The resignation of a General.
Today, the 35th General Congregation of the Society of Jesus formally accepted Father Peter-Hans Kolvenbach's request to resign as Superior General of the Society. Having served the Society very well for almost a quarter of a century, at the age of seventy-nine Father Kolvenbach is stepping aside so that a younger man may take up the challenge of leading the Jesuits in a new millennium. The General's request to resign reflects a prudential judgment that an orderly change in leadership of the Society would be preferable to the possibility of rule by an infirm superior general - a very real possibility, as Father Kolvenbach's two immediate predecessors (Pedro Arrupe and John Baptist Janssens) were both incapacitated by declining health while in office. Over the coming days, the members of the General Congregation will engage in a process of prayerful discernment (similar in some respects to the mechanism that governs the election of a pope) that will result in the election of a new superior general.
Hoping to ensure stable governance and to prevent frequent and potentially disruptive changes in leadership, St. Ignatius very wisely decreed in the Jesuit Constitutions that the General should be elected for life. Notwithstanding this rule, the General Norms that govern the Society's application of the Constitutions provide that the leader of the order "may nonetheless in good conscience and by law resign from his office for a grave reason that would render him permanently unequal to the labors of his post." In accordance with this provision and with the assent of Pope Benedict XVI, Father Kolvenbach is stepping aside so that the Society can elect a new leader who does not yet face the diminishment of old age.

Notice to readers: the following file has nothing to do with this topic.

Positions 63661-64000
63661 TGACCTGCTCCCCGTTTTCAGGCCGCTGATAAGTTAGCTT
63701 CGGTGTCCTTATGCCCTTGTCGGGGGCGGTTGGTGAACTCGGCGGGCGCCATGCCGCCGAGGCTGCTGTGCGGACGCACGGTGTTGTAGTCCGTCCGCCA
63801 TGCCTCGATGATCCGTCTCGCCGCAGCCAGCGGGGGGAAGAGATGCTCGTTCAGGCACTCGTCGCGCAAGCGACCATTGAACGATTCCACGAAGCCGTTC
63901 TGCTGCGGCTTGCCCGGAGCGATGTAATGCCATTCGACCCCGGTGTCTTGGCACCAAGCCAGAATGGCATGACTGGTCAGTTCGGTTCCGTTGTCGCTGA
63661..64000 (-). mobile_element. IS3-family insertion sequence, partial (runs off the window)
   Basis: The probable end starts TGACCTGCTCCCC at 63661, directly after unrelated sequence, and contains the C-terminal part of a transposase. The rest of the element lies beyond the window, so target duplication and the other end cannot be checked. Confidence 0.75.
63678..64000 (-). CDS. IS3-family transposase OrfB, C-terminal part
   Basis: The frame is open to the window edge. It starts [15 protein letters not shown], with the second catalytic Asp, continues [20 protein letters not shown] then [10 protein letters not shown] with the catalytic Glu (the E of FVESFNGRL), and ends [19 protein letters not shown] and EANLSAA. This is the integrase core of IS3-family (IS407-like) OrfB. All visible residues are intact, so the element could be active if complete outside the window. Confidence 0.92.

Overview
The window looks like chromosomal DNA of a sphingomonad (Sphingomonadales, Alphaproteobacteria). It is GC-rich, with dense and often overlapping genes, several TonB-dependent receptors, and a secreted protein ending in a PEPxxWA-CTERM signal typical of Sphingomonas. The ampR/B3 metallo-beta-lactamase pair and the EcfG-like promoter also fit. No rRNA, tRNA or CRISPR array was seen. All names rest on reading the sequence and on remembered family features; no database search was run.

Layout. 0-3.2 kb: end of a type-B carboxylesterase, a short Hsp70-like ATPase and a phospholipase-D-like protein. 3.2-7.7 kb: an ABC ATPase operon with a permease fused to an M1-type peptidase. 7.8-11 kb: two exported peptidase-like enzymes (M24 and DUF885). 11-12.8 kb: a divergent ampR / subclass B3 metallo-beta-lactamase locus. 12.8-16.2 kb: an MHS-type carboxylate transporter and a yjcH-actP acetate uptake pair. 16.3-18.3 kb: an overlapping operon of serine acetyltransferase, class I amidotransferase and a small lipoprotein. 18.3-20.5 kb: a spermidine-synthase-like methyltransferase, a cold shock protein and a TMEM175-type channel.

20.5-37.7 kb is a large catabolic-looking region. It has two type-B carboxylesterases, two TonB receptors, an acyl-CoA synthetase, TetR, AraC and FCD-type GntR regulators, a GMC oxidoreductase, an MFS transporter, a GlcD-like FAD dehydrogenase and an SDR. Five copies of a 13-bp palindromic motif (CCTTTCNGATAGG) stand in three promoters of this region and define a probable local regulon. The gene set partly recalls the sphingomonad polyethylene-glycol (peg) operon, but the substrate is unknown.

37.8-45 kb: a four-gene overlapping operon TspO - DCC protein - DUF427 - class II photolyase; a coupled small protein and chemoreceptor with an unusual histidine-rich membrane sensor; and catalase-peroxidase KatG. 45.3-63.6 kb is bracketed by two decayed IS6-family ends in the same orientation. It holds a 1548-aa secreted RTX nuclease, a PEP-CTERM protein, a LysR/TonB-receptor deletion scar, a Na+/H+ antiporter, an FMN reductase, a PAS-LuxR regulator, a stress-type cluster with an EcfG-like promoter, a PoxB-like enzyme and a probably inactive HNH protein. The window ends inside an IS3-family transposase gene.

Though some see Father Kolvenbach's resignation as a significant precedent, his decision does not alter the Society's venerable tradition of life tenure in the office of the superior general. In a real sense, the process now unfolding at the 35th General Congregation proves again the wisdom of St. Ignatius' plan for the governance of the Society of Jesus. In the text of the Constitutions, Ignatius balances a prudent concern for order and stability with a prescient recognition of the need for accommodation and flexibility. A shrewd administrator as well as a visionary leader, Ignatius believed that the order he founded could adapt to changing circumstances and needs without losing its charism or compromising its identity. In mandating the election of the superior general for a life term, our founder sought to help the Society of Jesus function more efficiently and hoped to avoid the factionalism that too-frequent elections could cause.
The provision of the General Norms that has made Father Kolvenbach's resignation possible reminds us why St. Ignatius wanted the superior general to be elected for life. Like all of the Society's structures, the institution of life tenure for the General is meant to help the Society carry out its mission of evangelization. When a General is elected, his mandate is to serve as long as he can effectively carry out the task of leadership entrusted to him. This may mean, as it has for most of the Society's history, that each man elected as General of the Society serves faithfully until the day of his death. At a more basic level, election for life really means election for as long as one's service furthers the magis. When the greater good of the Society and its mission would be better served by the election of a new General, the incumbent may feel that the time has come for him to request a replacement. Realizing when a General needs to step aside may always be easy; the line between 'excellent' and 'better' is often hard to locate. In bidding farewell to a man who has provided great leadership to the Society of Jesus, we must trust that his successor will be just as well-suited to present and future needs.
I hope that will you will join me in continuing to pray for the 35th General Congregation this week as the assembled delegates move toward the election of a new general. To learn more about this process, click here. For a précis of the qualities that St. Ignatius expected of the superior general of the Society, consider these remarks by Jesuit historian Father John Padberg. I'm sure I'll post further reflections on the election when I have more news. In the meantime, I'll be praying for the work of the Congregation and in gratitude for Father Kolvenbach's twenty-four years of faithful service as General of the Society. AMDG.